For a non-comprehensive but illustrative review of different methods developed in the last decades see Reichel and Morales (2017).
In Spain, the main sampling method was nonetheless register-based.
The non-parametric Kruskal-Wallis and Mann-Withney tests have confirmed that the weight system guarantees the representativeness of the total population by augmenting the representativeness for the most elusive segment of the population (irregular migrants, irregular workers and recently arrived migrants) and solving potential problems of under-coverage for these categories.
To identify the centres, a pilot survey using the ‘snow ball sampling’ is recommended, in order to to extend the initial short list into a more exhaustive one, until a sufficiently heterogeneous level is achieved. For full details on the selection procedure and the sampling technique see Baio et al., (2011).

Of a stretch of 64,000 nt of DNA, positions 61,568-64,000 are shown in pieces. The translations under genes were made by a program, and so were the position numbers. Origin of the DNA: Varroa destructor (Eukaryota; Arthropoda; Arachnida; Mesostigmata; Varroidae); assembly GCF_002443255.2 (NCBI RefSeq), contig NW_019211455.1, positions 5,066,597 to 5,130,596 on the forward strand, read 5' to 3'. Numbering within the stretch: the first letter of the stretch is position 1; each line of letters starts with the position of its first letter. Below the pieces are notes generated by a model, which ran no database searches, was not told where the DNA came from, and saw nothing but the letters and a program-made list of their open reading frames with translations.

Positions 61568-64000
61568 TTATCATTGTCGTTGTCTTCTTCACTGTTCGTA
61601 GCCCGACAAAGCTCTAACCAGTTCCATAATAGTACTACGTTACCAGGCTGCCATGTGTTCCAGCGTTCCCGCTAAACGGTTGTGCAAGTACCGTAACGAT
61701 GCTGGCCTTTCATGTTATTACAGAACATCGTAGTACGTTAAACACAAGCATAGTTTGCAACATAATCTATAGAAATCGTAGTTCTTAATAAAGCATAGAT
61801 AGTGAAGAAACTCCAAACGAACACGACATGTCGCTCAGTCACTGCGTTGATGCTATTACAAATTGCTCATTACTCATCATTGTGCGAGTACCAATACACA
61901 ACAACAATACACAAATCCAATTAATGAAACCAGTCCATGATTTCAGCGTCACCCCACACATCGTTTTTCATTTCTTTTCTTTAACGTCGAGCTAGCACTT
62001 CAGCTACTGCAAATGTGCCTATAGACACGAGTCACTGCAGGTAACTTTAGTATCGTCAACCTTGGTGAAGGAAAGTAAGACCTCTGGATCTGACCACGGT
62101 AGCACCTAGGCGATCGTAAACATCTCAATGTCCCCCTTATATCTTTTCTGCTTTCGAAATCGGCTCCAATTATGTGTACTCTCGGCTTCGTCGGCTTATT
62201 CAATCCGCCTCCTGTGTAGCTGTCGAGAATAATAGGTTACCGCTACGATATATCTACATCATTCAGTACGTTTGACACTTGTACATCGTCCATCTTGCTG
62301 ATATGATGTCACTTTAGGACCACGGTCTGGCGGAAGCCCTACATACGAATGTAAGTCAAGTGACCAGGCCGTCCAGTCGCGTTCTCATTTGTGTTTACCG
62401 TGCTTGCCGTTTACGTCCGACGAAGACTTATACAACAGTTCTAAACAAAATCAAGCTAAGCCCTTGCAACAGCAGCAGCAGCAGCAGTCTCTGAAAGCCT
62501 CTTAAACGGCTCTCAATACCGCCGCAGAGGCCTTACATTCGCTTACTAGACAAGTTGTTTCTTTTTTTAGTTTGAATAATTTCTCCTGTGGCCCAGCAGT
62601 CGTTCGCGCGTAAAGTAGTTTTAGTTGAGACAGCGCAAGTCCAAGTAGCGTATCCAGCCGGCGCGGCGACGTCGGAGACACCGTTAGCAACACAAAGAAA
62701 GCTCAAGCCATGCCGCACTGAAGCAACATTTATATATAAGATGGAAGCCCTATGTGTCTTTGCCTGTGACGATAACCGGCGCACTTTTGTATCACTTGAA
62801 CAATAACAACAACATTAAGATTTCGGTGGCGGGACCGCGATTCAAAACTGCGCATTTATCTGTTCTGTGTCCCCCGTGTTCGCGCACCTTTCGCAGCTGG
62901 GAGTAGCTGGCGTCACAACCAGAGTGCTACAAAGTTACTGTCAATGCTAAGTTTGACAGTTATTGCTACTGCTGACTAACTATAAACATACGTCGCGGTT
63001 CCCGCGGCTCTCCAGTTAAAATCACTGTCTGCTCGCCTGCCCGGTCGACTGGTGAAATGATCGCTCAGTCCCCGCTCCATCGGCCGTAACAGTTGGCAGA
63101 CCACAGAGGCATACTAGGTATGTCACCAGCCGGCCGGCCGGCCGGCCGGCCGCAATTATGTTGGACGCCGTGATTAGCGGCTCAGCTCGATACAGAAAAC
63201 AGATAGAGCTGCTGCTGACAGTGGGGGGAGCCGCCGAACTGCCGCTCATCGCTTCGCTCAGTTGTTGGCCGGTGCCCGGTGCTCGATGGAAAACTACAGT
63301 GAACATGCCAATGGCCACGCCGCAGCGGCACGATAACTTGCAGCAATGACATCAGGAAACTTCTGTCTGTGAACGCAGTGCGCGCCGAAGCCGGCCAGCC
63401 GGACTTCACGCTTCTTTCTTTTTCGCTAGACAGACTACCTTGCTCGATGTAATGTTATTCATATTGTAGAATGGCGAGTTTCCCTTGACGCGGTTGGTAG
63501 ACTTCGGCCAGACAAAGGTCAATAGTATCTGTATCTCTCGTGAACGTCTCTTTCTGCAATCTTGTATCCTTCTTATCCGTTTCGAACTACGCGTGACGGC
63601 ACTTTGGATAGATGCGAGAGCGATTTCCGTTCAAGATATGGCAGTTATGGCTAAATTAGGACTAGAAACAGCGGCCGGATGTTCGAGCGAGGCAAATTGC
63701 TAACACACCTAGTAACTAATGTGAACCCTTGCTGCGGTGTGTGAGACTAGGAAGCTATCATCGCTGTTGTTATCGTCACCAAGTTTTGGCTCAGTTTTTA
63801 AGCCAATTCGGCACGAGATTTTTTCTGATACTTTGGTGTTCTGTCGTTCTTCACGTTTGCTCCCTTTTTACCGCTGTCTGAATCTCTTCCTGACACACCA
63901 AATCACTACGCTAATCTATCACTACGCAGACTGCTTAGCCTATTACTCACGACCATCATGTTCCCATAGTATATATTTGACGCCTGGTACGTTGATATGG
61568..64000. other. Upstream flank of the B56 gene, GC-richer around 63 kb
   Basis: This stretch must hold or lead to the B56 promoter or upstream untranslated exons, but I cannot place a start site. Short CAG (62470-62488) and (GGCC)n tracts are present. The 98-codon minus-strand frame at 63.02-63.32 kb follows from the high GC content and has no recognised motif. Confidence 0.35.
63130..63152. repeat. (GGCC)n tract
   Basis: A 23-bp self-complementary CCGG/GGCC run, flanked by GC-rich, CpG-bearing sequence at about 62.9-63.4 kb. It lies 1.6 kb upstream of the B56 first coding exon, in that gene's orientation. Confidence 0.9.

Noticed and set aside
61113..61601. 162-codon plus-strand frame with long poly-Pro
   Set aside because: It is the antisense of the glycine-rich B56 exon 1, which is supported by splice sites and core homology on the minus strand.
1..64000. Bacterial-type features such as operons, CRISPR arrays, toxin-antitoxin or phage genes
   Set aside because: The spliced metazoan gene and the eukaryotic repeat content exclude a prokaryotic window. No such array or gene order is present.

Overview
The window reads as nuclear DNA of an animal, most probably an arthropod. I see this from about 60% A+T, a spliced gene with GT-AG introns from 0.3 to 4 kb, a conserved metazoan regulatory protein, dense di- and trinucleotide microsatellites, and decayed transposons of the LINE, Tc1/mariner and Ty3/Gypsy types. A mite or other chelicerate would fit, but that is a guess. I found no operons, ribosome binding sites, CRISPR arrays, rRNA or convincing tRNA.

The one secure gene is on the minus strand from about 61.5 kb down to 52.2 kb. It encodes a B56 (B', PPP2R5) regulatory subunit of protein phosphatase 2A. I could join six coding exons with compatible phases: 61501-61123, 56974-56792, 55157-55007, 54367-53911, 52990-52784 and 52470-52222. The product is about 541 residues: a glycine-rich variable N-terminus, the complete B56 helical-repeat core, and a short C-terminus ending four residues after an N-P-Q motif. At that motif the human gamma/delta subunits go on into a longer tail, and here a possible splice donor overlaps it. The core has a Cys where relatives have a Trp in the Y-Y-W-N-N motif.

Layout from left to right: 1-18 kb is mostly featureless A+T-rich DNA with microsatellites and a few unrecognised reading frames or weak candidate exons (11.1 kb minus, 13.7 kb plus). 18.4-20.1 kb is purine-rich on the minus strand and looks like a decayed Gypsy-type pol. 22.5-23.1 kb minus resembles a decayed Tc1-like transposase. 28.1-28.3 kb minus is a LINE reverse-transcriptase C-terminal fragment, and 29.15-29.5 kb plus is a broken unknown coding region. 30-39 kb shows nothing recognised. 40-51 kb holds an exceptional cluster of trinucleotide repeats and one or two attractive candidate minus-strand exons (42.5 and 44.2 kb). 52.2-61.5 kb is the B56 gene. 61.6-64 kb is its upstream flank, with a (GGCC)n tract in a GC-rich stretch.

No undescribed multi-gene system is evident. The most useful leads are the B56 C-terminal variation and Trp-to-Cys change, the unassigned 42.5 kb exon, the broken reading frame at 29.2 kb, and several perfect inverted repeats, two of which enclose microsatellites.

As the waves of immigrants of the same nationality follows one another, and the integration process develops, these lists change and the number of centres may decrease, reflecting lower needs for immigrants to remain close to their country fellows. In contrast, when completely new groups arrive, the number of centres grows, including many temporary small spots which are hardly detectable at the early stage of the immigration.
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The research leading to these results has received funding from the European Union’s Seventh Framework Programme (FP7/2007-2013) under grant agreement no. 613468 for the research project TEMPER (Temporary versus Permanent Migration).
The authors declare that they have no competing interests.